On my journey through the world of nostalgia, the flood of memories usually involves my family. Today, video games are more or less about system quality, graphics, achievements, or PwNing nOoBs and less about people gathering around a system to enjoy the experience. Nintendo still does it – the experience with the Wii and Wii U follows the ideals that video games should be fun for the whole family. I’m not against being a hardcore gamer – I mean, sometimes I feel like ripping a still beating heart from my opponent’s chest, but regardless there is something to be said for the special time games of old. It doesn’t have to go back as far as mine, but consider when you first fell in love with games.
Let me take you back, and share a memory when I first fell in love with games.
GET THE POWER!!
In an issue of Nintendo Power magazine, my brother, Dennis, claims there is an ad asking for photographic evidence of the completion of Super Mario World. I’m not too sure of this accusation, since there have been plenty of Nintendo Power issues since then (at least until they stopped printing them) and I’m not about to go scrounging around for the answers. While a stray copy might exist in some nerdatorium-like Bat Cave, or perhaps in the archives of the Nintendo Company, the bass line of truth remains. I do not care that much to prove him wrong. Be that as it may, in the possession of our family photo album is the evidence that we did, in fact, defeat the evil Bowser and release all of the imprisoned Yoshi…or Yoshis back in 1991.
The hype, of course, was the final battle scene. Bowser would enter the stage riding inside his floating white and green transporter, painted with an orange, clown-like smiley face. Mario would have just made it to the top of the tower after battling various Mecha-Koopas and spitting fireballs. He’d be more than just a little singed, but he might have a feather stowed away- just in case he needs his cape.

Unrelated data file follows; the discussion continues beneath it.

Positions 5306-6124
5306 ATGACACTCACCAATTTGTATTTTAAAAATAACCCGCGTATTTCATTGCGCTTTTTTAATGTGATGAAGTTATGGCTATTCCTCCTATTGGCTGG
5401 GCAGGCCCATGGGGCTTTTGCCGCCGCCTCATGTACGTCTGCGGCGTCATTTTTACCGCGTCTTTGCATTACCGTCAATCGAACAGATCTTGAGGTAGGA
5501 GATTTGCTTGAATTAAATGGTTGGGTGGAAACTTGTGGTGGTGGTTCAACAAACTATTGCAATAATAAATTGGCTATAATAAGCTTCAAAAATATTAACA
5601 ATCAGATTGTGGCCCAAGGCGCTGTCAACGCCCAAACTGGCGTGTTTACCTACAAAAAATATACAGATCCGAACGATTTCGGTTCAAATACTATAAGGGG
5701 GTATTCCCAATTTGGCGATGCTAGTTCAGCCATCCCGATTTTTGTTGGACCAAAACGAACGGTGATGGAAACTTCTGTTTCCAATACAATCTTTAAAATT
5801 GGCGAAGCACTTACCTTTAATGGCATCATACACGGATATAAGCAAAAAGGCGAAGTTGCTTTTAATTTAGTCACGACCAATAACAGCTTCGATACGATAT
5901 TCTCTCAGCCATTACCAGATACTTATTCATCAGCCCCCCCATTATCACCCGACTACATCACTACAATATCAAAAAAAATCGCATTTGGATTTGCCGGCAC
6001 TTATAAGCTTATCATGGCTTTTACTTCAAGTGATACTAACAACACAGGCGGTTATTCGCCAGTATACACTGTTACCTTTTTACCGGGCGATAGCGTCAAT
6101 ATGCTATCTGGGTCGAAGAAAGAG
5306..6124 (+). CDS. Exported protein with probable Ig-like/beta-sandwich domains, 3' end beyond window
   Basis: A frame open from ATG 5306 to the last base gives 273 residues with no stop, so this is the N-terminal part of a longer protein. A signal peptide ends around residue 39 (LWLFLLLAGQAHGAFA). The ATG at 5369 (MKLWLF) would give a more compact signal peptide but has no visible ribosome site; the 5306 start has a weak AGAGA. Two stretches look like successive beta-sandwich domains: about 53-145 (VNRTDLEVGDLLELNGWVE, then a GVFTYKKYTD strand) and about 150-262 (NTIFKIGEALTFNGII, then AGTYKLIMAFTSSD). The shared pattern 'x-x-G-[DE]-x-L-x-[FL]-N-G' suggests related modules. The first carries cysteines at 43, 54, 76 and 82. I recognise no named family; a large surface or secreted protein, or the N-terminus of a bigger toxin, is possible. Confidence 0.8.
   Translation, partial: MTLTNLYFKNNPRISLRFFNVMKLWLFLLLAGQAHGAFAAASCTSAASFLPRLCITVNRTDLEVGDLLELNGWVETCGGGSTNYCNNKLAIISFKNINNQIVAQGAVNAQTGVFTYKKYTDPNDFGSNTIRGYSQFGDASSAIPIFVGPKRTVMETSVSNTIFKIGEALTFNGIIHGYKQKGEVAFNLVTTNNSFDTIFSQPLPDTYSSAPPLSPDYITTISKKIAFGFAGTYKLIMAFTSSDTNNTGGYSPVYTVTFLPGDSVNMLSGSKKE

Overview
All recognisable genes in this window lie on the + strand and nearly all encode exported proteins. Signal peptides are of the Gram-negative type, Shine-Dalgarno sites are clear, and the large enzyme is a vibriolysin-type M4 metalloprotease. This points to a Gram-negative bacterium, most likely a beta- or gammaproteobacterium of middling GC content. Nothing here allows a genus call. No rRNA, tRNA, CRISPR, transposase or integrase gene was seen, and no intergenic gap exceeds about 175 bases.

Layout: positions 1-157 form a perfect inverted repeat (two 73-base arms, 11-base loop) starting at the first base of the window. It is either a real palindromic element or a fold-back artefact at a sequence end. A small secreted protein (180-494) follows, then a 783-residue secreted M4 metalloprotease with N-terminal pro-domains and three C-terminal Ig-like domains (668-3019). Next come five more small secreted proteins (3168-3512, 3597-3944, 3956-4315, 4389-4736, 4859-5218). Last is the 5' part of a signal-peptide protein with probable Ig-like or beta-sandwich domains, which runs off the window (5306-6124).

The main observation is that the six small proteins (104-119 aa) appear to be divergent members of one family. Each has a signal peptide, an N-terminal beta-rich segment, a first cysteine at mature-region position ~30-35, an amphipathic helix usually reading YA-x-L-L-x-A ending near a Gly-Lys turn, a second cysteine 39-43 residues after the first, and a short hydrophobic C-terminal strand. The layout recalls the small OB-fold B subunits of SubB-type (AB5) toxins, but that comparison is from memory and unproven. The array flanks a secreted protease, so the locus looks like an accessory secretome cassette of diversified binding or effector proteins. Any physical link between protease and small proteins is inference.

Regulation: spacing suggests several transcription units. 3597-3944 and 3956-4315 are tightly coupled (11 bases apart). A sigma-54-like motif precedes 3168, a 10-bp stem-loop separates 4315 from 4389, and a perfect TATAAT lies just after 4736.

To be frank, though, whatever form of ‘power-up’ he came into the final dungeon with, fire flower or feather; it was long gone by this showdown. The killer part was getting to Bowser with at least some strength, at least a mushroom. Super Mario was better than little Mario any day.
The final dungeon is usually much more difficult than Bowser. Final levels from Mario games past consisted of one continuous level; this new final dungeon had two parts. The problem with Super Mario World’s final dungeon was a matter of personal choice. The dangers span between falling buzz saws to chattering skulls that carry Mario over lava. Every door takes Mario to a separate part of the dungeon. Of course, after we played through the game in years to come, we found a consistent pattern of easiest doors to enter. But, at this particular moment in history, we had never beaten the game.
Dennis, my eldest brother, sat on the edge of his heavy wooden chair, analog controller in hand, eyes squinting at the screen. Beside me, my other brother Philip stood, leaning forward like he was about to catch a fish with his hands. I wouldn’t recommend catching the bone fish with razor sharp fangs that swam in Bowser’s moat. My second oldest brother, Donald, paced, twiddling his fingers before his lips as he observed the final stretch from behind the couch. My mother wasn’t watching at all. She was sewing a pair of jeans, but occasionally, she smirked in our direction with a shaking head.
She had seen this all before; the anticipation, the licking of the lips, the hunched shoulders, the leaning so far in that it left one vulnerable to a shove. Whenever Dennis would get close to defeating Bowser, the opportunity would slip from his grasp by way of misstep or miscalculation. Bowser’s flying clown car would crush him with its spinning turbines and he would cry out. “That was FFFu–cheap. That was cheap.” Lucky to remember my mom was sitting right behind him, he would usually catch himself.